David Cameron’s ideas on the Big Society are not new. But every few months he has to renew our understanding of his big idea…the Big Society.
It’s not because the idea is terribly complex. It’s not that he’s lost us somewhere. His speech yesterday (14th February 2011) made that clear.
No, the problem is that as political theories go, this one is rather vague. Now that might not be a bad thing. But it’s still vague.
The Prime Minister’s speech yesterday was as much a question and answer session as a formal speech. In fact the questions and their answers occupied as much time, if not more, than the speech itself.
The introduction to his speech underlined how people are talking about the Big Society. And that’s a good thing. Most people don’t discuss a politician’s big ideas. The Big Society is different…it does inspire discussion.
With that acknowledged, the Prime Minister set to his task. We were treated to a lot of repetition from the start…
whether it is broken families or whether it is some communities breaking down; whether it is the level of crime, the level of gang membership; whether it’s problems of people stuck on welfare, unable to work; whether it’s the sense that some of our public services don’t work for us.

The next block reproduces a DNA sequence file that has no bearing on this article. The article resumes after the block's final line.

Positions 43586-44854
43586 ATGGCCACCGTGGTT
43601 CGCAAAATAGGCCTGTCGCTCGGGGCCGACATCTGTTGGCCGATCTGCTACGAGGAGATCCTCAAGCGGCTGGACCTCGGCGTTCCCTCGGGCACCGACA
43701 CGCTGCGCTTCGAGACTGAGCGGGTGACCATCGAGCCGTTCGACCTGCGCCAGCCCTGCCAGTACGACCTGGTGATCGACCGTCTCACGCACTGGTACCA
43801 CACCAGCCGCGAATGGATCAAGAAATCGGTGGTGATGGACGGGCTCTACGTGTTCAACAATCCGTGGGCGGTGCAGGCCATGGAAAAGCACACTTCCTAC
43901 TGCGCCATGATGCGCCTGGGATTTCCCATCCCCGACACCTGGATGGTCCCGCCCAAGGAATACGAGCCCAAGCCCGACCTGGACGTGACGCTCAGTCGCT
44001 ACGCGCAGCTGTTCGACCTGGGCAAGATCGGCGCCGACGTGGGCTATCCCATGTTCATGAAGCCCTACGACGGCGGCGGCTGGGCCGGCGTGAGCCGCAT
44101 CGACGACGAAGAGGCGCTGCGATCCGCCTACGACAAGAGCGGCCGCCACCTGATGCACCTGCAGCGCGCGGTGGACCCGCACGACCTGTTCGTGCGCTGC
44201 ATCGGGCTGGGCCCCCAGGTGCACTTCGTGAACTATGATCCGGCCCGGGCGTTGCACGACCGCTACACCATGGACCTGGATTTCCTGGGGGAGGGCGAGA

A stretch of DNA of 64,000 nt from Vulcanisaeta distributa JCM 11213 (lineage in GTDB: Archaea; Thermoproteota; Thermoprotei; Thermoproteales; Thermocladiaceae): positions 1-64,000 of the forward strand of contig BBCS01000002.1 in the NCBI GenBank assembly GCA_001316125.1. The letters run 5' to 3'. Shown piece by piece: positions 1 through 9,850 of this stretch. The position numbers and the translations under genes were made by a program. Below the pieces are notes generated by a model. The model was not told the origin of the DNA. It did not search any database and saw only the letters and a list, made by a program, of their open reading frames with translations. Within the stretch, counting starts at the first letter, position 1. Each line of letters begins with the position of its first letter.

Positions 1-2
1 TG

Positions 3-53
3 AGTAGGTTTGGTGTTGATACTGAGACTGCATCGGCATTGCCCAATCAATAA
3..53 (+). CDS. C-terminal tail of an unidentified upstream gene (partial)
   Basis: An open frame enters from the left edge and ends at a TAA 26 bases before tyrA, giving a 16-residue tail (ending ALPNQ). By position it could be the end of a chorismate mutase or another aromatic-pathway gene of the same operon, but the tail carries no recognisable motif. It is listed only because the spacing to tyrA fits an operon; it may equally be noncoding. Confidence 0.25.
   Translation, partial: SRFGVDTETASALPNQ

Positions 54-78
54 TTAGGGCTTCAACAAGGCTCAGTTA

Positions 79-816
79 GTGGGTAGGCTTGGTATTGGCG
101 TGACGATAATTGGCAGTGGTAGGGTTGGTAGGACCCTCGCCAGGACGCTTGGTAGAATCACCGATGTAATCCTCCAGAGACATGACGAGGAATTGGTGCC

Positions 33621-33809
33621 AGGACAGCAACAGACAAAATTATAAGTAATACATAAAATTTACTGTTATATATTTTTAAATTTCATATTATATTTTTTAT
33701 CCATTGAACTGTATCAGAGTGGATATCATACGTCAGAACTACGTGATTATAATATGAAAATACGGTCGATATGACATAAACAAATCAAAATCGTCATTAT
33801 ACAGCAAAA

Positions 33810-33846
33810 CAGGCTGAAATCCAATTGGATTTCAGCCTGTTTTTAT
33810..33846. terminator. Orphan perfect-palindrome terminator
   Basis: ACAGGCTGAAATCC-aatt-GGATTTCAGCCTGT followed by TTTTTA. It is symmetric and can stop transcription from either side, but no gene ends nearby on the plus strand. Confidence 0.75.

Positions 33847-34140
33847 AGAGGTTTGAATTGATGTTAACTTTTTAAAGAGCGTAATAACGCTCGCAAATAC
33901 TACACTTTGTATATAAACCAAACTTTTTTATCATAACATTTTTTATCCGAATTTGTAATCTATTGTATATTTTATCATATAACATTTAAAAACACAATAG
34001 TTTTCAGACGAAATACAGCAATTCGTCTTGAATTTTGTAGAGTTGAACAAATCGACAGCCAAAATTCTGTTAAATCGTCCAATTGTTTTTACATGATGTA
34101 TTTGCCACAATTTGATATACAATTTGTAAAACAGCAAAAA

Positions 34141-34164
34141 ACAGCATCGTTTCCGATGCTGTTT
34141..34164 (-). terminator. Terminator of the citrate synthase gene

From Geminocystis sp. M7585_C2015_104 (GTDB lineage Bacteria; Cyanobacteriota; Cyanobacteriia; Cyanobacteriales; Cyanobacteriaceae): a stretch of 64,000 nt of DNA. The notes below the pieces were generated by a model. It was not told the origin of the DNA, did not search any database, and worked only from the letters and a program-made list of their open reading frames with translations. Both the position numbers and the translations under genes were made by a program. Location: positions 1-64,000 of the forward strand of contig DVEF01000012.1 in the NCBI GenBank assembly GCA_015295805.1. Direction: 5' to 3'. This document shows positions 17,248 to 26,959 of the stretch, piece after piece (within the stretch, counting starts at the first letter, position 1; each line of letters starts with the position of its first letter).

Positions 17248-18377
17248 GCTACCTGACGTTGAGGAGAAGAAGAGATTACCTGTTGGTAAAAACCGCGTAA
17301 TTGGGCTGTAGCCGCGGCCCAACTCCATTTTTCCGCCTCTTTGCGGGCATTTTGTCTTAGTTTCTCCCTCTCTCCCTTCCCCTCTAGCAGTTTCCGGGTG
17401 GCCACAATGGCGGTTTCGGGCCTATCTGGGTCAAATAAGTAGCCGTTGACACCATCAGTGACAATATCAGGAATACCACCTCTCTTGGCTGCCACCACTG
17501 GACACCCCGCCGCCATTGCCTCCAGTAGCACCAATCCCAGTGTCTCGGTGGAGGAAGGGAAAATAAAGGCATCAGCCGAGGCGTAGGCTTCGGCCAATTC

And that technique prevailed throughout this speech…
Take crime: yes, government’s got a huge role. We’ve got to put the police on the streets, we’ve got to make sure the sentences are there, and we’ve got to make sure that prison places are available–that is our job.
He combined this repetition with a questioning technique to good effect:
How easy is it, if you are not satisfied with education, to club together and start up a new school? It’s incredibly difficult.
How easy is it to try and take over the closing down pub in your village to keep it running? It’s incredibly difficult. How easy is it to volunteer…
His speech was short on structure. He aimed to remedy this with a list of activities in the middle of his speech…
First…Secondly…The third part…
But that was it. A speech without a great deal of structure and without many signals on progress.
But he saved up the best part of his speech for the end…
So with that, let’s go to the first question. Who wants to kick off?
He wanted feedback on his big idea. And he got it. And that was probably far more important than a grandiose or posturing speech on this occasion.
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The Principal Trainer at training business Time to Market. Based in Oxford, I run presentation and public speaking training courses, coaching sessions and seminars throughout the UK. Andrew Ivey on Google+
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